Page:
Just get on with it already, FAMU. Ban the 100.

May 13, 2012

By Peter McKay | FAMU ’97 | Email

Monday’s meeting of FAMU President James Ammons and the Board of Trustees is shaping up as a crucial turning point in the broader hazing controversy that’s enveloped the school since November.

In short, it’s time for these supposed leaders of the university to put up or shut up. If they don’t confirm a lengthy, specific ban of the Marching 100 on Monday, it will be a clear sign they still – still! – aren’t truly serious about fighting hazing on campus. Not even after everything that’s happened the last few months. End of discussion.

I’ve seen a lot of chatter last few weeks in the press and on social media regarding this issue, much of it citing other cases involving sports teams or student organizations around Florida as potential yardsticks of justice at FAMU. To me, the most important precedent of all is FAMU’s own relatively recent ban of the fraternity Kappa Alpha Psi for six years for beating a pledge severely. If you start there as a measurable standard that we hold ourselves to, then factor in the considerable additional seriousness of loss of life in the Champion case, the Marching 100 should be banned for about 7-10 years.

For now, the consensus speculation seems to be that the likely outcome on Monday is an extension of the university’s “indefinite” ban on the 100. But given the details have emerged since that policy was instituted in the fall — the arrests of 13 band members, the overlooked ineligibility of dozens of band members to march in last year’s Florida Classic, the participtation of faculty in past hazing, et cetera — an even stronger stance is in order at this point. That would mean committing to a ban of a specific and considerable length reflecting the overwhelming evidence that’s mounted of total organizational failure regarding hazing.

I’d add that, in a single stroke, I believe a ban of the band would substantively improve student safety even more than firing the president, the bandleader, or other senior people, despite the recent attention that’s focused on those other matters.

Don’t get me wrong. On the merits, I do believe that a lot of FAMU’s senior leadership, including President Ammons, deserve to get the ax for their roles in creating a lax environment, failing to follow up on hazing cases over the years, et cetera. Good riddance to the now-retired bandleader Julian White as well, as far as I’m concerned.

I’m just saying, we shouldn’t confuse the cathartic aspect of cutting off these screw-ups with the practical benefit. Getting rid of them is only one necessary aspect of a multi-part solution to reducing hazing on campus, and it happens to feel good too. But even after we’ve finished doing that – and believe me, heads will continue to roll — we still have to deal with the issue at the purely student-to-student level.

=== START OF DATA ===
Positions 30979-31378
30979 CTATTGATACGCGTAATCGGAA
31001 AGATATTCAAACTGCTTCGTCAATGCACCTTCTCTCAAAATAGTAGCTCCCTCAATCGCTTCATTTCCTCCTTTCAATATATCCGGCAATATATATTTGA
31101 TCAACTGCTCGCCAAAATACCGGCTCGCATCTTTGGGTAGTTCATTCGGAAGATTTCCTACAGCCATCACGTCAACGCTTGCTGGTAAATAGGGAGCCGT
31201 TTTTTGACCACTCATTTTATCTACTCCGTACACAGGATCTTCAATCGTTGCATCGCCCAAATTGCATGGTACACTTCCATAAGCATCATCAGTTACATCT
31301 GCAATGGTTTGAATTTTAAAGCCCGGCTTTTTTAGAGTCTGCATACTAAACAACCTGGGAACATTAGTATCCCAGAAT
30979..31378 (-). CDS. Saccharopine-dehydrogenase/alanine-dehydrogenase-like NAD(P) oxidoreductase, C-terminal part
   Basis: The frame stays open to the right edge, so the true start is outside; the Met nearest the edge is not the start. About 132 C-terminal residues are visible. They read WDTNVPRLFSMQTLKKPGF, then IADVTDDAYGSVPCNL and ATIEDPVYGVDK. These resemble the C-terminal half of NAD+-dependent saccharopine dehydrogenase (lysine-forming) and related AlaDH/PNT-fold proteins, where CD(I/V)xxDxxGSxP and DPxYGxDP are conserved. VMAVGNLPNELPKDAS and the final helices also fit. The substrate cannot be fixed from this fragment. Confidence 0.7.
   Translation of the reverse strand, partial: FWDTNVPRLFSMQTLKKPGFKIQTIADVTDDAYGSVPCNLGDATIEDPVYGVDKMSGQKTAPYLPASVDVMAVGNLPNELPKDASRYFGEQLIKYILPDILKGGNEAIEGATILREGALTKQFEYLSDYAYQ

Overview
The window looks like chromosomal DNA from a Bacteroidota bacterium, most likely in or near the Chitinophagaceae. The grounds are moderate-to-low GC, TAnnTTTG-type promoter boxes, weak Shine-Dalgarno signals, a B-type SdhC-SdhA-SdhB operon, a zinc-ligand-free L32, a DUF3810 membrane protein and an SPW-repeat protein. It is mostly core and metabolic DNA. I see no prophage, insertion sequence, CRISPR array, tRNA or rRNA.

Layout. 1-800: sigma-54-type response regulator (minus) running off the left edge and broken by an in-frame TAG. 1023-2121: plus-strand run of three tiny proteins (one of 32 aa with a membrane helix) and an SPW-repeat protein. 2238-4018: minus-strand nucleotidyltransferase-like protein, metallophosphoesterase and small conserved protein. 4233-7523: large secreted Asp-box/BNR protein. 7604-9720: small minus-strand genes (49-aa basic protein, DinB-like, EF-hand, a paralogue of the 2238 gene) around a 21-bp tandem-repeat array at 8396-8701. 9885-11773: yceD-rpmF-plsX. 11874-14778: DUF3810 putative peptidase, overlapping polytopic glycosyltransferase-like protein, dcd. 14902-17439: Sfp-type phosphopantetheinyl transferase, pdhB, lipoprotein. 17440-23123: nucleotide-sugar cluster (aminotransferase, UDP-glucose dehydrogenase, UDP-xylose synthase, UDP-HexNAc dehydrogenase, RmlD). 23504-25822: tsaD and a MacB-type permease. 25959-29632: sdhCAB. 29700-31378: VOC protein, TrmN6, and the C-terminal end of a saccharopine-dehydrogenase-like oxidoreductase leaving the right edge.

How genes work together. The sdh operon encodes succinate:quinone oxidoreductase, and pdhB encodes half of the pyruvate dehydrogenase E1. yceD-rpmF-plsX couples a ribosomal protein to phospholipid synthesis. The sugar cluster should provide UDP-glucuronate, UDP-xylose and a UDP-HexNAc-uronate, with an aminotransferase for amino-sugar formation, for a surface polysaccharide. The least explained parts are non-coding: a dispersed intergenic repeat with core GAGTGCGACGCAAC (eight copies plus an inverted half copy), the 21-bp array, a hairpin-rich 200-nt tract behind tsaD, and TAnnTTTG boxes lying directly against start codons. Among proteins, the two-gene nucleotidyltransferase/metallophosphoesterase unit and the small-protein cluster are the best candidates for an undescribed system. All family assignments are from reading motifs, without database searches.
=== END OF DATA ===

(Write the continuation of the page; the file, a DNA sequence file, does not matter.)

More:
To fix that, I believe you have to start by banning the band for a long time. It’s only fair, based upon how we’ve dealt with other hazing organizations in the past. We’d also be sending a terrible message to other student organizations – the frats, sororities, and so forth – if we don’t ban the band at this point. And that alone would instantly create serious consequences, since it would be interpreted as an implicit carte blanche by some knuckleheads, thus making members of various student organizations less safe starting this fall.

You have to show them that any organization that violates the rules is making itself expendable. Period. Any organization. Even the band.

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9 Responses to “Just get on with it already, FAMU. Ban the 100.”

  1. Latoya Says:

    You’re ridiculous, this isn’t about the band it is about people who do criminal acts. You’re going to punish 320 other people, the rest of the band need to file a class action law suit against the univerisity

    • Peter McKay Says:

      This is not merely a case of a few bad apples. It’s a systemic failing, and the evidence of that is voluminous at this point. One has to be willfully ignorant in order to claim othrwise.

      • laura Says:

        Peter, I fully support you , I have a son in a marching band,,, there needs to be a movie about hazing just like there was about bullying, There is no sitting on the fe ance here, it, black or white!!!! Murder is serious. Hazing is worse than being a gang member in my opinion.!!! I am only saying this because in some neighborhoods its hard to get away ,,, on a bus with your so called friends who want to kill you …. get a grip everyone,,, this is a beating and its murder ,,, its very serious, I support you and Roberts parents!! Thank you and let me know if I can help. I am the mother of a student in a marching band. thanks!!!! and blessings!!

      • laura Says:

        Nobody wants to be hazed!!! that is peer pressure at its worst!! Just because he did it , doesn’t mean he wanted to ,, nobody is that crazy ,, citing the young lady who asked them not to beat her kidneys!!!!!! Staff should be ashamed of themselves,,,,,,, no excuses…. none!!

  2. dre' Says:

    i’ll start by getting a few things out of the way:
    suspend the band – correct action